[xi] See Pamela M. Lee, Forgetting the Art World  (Cambridge, MA: MIT Press, 2012), p. 5

[xii] Immanuel Wallerstein envisages a new world system will be established around 2050. A point of reference for the analysis is world-system theory as developed by Immanuel Wallerstein, Samir Amin, or Beverly Silver, each with their own specific focus, such as the relationship between the centers and the peripheries (Wallerstein), the economy (Amin), or work and labor struggles (Silver).

[xiii] Carlos Basualdo, Ute Meta Bauer, Susanne Ghez, Sarat Maharaj, Mark Nash, and Octavio Zaya.

[xiv] Rachel Taylor in her description of the piece in a leaflet of Tate collection, 2012.

[xv] Democracy as an Unfinished Process took place in a Western metropolis, in Vienna; Experiments with the Truth: Legal Systems in a State of Transformation and Processes of Finding Truth and Reconciliation in Delhi; Créolité and Créolisation on Saint Lucia; Under Siege: Four African Cities, Freetown, Johannesburg, Kinshasa, Lagos in Lagos. The fifth platform was the exhibition staged in Kassel.

[xvi] See Édouard Glissant, Caribbean Discourse, University of Virginia Press, Charlottesville, VA, 1989.

[xvii] T.J. Demos, Return to the Postcolony - Specters of Colonialism in Contemporary Art, Sternberg Press, Berlin, 2013, cit. p. 18.

[xviii] Maria Lind in the press release for the 11th Gwangju Biennale.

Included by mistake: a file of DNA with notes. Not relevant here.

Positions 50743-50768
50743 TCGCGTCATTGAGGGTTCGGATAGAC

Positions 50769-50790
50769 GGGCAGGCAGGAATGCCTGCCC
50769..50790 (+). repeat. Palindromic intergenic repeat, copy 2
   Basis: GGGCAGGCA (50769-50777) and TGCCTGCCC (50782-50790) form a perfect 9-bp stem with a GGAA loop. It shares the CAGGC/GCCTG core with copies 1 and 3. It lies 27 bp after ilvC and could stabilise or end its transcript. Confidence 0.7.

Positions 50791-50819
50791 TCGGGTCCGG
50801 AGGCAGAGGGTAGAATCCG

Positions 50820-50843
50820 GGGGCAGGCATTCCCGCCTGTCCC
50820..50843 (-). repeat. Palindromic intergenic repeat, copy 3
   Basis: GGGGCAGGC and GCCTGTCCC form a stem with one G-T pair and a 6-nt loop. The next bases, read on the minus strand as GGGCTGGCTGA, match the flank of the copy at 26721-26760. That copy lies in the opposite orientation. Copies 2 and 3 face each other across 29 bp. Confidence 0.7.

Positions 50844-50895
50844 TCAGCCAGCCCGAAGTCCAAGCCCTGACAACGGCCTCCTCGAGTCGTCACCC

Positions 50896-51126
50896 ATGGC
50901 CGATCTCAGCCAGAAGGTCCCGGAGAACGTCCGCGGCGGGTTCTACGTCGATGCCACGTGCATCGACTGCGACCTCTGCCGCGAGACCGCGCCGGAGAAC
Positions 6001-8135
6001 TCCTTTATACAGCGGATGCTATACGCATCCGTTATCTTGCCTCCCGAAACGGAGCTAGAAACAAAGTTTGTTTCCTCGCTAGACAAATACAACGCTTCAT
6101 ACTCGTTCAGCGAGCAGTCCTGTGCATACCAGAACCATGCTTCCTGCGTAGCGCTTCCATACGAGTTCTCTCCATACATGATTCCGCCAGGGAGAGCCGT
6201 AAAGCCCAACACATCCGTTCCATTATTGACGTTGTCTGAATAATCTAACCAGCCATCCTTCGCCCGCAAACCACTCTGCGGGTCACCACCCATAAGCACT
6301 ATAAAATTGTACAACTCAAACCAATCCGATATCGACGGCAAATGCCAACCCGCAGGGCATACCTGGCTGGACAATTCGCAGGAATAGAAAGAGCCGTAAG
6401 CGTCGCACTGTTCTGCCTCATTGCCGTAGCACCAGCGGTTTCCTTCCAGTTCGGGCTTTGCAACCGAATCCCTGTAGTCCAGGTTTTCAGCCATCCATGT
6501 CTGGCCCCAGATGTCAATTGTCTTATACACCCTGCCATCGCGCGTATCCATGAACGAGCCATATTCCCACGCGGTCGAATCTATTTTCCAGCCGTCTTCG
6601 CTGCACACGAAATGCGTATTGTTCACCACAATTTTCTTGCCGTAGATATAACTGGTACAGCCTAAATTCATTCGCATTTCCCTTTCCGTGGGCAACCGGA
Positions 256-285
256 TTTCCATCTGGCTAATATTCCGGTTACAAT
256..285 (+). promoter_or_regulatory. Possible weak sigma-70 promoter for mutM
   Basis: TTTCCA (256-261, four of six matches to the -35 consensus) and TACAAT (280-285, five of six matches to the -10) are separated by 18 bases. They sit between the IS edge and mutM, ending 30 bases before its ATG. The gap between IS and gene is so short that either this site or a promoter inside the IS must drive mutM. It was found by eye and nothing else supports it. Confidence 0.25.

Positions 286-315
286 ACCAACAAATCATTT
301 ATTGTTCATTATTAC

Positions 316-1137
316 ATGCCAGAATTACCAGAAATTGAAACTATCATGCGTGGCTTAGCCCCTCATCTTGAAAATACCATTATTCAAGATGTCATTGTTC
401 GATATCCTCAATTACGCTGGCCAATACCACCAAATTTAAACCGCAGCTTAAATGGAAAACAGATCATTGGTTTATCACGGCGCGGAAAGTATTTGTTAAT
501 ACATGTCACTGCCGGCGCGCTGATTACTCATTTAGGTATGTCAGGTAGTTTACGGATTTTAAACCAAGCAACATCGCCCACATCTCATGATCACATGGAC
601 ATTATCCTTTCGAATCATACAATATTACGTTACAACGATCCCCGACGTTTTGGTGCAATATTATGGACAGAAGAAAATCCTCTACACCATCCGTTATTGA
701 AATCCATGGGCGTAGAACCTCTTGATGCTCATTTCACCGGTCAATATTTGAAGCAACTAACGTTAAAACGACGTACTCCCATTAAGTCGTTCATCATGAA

[xix] Dora García in an email to the author from October 13, 2016.

[xx] See Pamela M. Lee, Chronophobia: On Time in the Art of the 1960s, MIT Press, Cambridge, MA, 2004.

[xxi] Nina Köller and Kerstin Stakemeier explored the hindered liberations of historical fragments to be “rescued” as a concept for a series of exhibitions at their project room “Space for Actualisation” in Hamburg in 2007.

[xxii] For the counter-hegemonic potentials of small-scale local projects in taking up old and as yet unfinished struggles as opposed to the large-scale “global exhibitions“ discussed here, see Mark Fisher and Nina Möntmann: “Peripheral Proposals,” in Binna Choi, Maria Lind, Emily Pethik, Nataša Petrešin-Bachelez, eds., Cluster Dialectionary, Sternberg Press, Berlin, 2014, pp. 171-182.

[xxiii] Geoff Cox and Jacob Lund, The Contemporary Condition: Introductory Thoughts on Contemporaneity & Contemporary Art, Sternberg Press, Berlin, 2016, p.16.

[xxiv] Pamela M. Lee, Forgetting the Art World, cover text.

[xxv] Danto, After The End of Art; Francis Fukuyama, “The End of History?,” in The National Interest No. 16, 1989, pp. 3–18; Hans Belting, Das Ende der Kunstgeschichte?, Deutscher Kunstverlag, Munich, 1983.

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Issue 33

the documenta issue

by Nanne Buurman & Dorothee Richter

by Vesna Madžoski

by Ayşe Güleç